Urinary paracetamol levels may contribute to male infertility
The research, from the National Institutes of Health (NIH), shows that paracetamol, called acetaminophen, is a non-prescription fever reducer and pain reliever. This substance is also a compound that the body produces when it breaks down aniline, which is a chemical in pesticides, rubber and coloring agents. Aniline is found in cosmetics, food and clothing.
“At this point, our findings need to be corroborated by future research, and there is no cause for alarm,” Dr. Melissa Smarr, the study’s first author and postdoctoral fellow in the Division of Intramural Population Health Research at NIH’s Eunice Kennedy ShriverNational Institute of Child Health and Human Development, said.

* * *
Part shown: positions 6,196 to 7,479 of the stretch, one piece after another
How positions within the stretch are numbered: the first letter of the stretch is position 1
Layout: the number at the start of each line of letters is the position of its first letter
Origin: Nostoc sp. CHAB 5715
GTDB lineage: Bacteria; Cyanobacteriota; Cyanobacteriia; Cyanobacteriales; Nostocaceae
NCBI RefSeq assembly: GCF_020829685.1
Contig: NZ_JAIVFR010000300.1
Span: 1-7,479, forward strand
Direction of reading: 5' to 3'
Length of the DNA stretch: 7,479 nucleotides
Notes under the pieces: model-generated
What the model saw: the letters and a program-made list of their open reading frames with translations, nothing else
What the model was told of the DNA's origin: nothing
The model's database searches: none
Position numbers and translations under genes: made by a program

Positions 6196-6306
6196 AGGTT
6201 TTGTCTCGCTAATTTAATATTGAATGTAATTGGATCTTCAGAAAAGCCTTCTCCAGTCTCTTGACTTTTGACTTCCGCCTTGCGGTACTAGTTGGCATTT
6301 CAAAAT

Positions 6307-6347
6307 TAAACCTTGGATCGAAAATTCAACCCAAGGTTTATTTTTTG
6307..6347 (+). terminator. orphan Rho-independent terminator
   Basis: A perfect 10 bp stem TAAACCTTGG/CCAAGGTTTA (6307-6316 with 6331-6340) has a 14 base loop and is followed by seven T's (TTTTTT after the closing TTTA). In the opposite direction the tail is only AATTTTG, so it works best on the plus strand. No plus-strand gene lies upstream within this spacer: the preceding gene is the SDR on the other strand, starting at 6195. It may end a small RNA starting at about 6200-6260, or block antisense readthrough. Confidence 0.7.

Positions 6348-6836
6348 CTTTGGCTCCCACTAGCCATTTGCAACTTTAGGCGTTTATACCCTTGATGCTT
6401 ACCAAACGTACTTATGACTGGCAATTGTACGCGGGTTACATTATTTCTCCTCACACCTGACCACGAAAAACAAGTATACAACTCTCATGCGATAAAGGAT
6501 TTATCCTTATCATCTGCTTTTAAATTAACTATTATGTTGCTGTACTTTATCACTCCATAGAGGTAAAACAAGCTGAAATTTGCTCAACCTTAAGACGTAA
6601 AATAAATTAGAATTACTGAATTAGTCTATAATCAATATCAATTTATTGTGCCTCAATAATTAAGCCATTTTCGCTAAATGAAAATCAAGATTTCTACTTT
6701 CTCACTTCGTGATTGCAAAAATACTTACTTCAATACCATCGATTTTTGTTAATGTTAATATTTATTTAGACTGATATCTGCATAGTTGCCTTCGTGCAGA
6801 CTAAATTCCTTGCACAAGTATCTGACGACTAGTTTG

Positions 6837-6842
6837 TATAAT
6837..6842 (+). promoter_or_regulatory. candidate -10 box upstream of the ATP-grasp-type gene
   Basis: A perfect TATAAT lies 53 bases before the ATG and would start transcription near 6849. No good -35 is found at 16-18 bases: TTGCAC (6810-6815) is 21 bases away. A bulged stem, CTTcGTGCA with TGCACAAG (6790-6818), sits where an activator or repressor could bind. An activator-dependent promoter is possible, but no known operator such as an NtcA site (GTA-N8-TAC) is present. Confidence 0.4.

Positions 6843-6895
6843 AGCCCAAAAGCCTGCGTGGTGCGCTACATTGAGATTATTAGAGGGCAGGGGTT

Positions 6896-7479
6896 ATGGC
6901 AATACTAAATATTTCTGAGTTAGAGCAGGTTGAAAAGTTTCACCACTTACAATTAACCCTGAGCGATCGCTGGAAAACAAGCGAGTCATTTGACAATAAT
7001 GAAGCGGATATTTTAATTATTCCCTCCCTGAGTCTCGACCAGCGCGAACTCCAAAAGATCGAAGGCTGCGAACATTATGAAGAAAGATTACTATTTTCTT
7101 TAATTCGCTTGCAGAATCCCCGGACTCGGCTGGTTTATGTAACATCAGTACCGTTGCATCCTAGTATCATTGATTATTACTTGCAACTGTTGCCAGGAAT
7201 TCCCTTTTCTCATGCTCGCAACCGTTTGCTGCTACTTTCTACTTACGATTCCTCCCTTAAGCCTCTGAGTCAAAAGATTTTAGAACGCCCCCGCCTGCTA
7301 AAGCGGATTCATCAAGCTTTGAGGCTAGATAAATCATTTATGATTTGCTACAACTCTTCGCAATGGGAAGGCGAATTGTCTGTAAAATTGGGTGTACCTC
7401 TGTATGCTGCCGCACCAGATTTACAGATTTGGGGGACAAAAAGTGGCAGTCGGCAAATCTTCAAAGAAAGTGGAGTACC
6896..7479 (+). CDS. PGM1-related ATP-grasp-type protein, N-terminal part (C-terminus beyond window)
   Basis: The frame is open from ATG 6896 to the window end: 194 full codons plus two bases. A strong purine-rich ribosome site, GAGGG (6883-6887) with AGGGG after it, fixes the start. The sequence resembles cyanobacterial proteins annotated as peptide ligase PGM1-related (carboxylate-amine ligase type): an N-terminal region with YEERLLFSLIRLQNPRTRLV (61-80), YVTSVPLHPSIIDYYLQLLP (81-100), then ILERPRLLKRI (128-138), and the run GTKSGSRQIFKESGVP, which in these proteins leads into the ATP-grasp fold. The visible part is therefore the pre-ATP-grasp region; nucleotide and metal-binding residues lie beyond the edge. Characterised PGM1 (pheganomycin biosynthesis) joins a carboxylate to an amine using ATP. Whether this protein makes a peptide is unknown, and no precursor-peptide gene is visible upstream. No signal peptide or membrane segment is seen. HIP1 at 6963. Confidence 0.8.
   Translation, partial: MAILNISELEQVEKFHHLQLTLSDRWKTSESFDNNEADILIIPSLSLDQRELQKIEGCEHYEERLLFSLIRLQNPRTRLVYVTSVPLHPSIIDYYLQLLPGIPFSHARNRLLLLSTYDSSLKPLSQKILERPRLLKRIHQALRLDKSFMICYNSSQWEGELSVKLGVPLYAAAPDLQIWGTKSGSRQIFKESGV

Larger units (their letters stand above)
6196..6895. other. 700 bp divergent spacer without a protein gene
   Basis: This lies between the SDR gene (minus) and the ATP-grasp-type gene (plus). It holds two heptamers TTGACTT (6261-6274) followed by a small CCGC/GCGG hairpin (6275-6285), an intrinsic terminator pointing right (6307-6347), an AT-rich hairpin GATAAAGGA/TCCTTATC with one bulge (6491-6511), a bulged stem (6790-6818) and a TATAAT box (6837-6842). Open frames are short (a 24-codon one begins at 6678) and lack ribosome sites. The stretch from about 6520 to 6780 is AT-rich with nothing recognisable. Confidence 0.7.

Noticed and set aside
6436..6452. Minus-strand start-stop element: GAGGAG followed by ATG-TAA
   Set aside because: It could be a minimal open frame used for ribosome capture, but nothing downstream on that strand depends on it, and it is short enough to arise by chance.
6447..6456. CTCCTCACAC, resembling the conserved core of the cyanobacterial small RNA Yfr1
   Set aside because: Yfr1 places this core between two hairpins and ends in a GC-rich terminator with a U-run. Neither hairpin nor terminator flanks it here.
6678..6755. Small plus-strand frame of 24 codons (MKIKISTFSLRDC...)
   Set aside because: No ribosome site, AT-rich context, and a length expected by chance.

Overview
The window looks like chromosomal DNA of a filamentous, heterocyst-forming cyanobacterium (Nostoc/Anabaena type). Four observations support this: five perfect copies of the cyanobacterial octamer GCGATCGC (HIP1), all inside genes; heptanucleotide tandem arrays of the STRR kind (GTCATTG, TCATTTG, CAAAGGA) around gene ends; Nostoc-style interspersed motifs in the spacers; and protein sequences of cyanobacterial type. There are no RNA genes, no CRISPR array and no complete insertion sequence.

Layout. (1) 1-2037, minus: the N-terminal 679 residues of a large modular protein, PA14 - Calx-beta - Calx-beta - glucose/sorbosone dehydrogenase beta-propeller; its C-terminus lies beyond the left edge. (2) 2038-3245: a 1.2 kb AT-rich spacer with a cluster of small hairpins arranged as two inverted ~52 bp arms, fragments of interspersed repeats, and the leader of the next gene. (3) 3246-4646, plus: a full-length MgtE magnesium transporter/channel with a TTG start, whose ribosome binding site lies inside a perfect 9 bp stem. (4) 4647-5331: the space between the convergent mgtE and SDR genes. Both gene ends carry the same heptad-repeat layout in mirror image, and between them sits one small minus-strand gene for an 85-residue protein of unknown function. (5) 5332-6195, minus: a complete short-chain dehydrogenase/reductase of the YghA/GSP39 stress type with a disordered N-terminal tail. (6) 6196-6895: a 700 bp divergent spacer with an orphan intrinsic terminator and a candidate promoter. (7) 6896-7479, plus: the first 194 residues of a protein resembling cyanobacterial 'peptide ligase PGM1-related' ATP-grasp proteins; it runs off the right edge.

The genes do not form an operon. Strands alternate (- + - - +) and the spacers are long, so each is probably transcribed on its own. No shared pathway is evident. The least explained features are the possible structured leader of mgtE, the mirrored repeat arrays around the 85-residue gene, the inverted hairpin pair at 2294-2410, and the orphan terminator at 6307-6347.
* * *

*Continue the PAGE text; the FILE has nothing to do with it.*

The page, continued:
Higher levels of paracetamol may come from medications. Health experts also believe that the levels may also be from environmental exposures to aniline, or a combination of medications and environmental factors.
Between 2005 and 2009, the study involved 501 couples from four different counties in Michigan as well as 12 different counties in Texas. Results from these couples may change the levels of paracetamol that the FDA has labeled as acceptable for human consumption and health.
The study is available in Human Reproduction online.